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Open Access Publications from the University of California

Effect of sensor position on the performance of CO2-based demand controlled ventilation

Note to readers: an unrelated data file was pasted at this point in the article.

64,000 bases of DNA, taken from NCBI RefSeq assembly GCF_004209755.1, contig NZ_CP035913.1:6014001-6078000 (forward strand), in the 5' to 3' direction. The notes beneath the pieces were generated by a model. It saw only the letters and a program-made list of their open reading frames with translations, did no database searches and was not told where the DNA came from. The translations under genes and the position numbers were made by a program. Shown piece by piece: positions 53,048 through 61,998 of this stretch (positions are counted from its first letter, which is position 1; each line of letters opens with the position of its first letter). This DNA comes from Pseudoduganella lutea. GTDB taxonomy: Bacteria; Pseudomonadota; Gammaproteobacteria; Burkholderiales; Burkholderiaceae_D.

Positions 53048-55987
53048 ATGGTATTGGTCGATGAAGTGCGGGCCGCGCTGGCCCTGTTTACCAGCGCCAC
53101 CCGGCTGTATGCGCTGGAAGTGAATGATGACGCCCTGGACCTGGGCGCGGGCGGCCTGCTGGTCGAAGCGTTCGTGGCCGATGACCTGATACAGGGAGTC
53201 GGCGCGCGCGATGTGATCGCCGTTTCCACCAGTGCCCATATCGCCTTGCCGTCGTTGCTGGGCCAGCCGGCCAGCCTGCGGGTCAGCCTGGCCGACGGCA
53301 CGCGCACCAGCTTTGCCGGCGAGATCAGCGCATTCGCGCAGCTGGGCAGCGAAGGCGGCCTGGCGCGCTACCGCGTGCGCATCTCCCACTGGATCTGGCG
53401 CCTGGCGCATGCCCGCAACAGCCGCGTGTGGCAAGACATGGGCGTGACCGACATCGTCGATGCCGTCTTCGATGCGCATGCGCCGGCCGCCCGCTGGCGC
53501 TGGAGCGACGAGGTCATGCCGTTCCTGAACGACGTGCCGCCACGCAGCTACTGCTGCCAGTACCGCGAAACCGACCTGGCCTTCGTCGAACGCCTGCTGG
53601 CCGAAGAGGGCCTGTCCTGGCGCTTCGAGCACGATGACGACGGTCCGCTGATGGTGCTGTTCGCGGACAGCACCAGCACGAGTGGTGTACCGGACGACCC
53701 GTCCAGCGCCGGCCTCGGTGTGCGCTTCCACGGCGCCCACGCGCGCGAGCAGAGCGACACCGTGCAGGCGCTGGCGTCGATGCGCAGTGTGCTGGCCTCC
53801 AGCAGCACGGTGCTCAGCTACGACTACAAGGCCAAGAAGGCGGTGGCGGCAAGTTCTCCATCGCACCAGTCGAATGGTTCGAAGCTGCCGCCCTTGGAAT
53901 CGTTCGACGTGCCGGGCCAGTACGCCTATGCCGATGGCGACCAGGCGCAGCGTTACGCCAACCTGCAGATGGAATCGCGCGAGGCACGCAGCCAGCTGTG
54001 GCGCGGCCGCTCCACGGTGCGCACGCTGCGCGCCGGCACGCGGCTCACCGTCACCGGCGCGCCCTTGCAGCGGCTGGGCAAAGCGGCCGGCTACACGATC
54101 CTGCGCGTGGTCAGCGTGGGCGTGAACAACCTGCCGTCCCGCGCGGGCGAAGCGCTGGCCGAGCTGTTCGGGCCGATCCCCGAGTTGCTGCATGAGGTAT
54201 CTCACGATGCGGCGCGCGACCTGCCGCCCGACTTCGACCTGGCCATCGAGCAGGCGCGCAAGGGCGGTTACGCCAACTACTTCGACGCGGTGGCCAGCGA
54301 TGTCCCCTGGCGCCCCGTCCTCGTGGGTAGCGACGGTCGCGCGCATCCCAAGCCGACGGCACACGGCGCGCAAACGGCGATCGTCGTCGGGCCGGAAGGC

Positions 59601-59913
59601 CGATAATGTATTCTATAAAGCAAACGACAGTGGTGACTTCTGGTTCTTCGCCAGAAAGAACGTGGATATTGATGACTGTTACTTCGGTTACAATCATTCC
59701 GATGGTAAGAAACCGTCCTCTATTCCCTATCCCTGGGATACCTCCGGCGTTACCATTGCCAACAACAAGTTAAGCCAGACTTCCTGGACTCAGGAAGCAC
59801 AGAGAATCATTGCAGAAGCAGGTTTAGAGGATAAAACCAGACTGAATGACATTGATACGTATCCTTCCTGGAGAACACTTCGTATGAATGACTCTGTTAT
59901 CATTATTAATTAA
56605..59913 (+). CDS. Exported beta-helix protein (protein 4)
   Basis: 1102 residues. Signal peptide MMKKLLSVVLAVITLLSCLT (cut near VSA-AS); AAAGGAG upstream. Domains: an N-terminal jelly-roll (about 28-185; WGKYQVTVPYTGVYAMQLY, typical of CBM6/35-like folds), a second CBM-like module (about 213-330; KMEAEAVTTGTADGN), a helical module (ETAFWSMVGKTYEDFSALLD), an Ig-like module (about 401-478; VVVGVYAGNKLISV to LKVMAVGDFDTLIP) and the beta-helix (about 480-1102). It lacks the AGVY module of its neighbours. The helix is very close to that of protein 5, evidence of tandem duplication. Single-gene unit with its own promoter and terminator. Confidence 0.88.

CO2–based demand controlled ventilation (DCV) can save energy while maintaining acceptable indoor air quality. CO2 concentration may vary within an occupied space and it is unclear how sensor location influences the ventilation and energy performances. The objective of the present study is to investigate the effect of CO2 sensor position on the performance of DCV systems under mixing and displacement ventilation. Experimentally validated computational fluid dynamics (CFD) models were simulated under representative indoor ventilation and occupancy conditions. The results show that the ventilation strategy, occupancy level, and air change rate have notable impacts on the CO2 sensing performance. Under mixing ventilation, CO2 sensors placed at the room exhaust can meet the requirements of sensor accuracy defined by ASTM E741 and California Title 24. However, the sensor errors associated with sensor location can be higher than the acceptable threshold under displacement ventilation, which exhibits vertical CO2 stratification with two separated zones (lower transition zone and upper uniform zone). The dividing height of the two zones is highly sensitive to the occupancy level. In such cases, exhaust sensors can overestimate the breathing zone concentration and result in additional energy consumptions for thermal conditioning as well as fan operation, especially for densely occupied buildings. The study findings suggest that for ensuring good performance of CO2–based displacement ventilation, it is necessary to develop quantitative relationships between CO2 concentrations at the breathing height and the room exhaust considering ventilation strategies.

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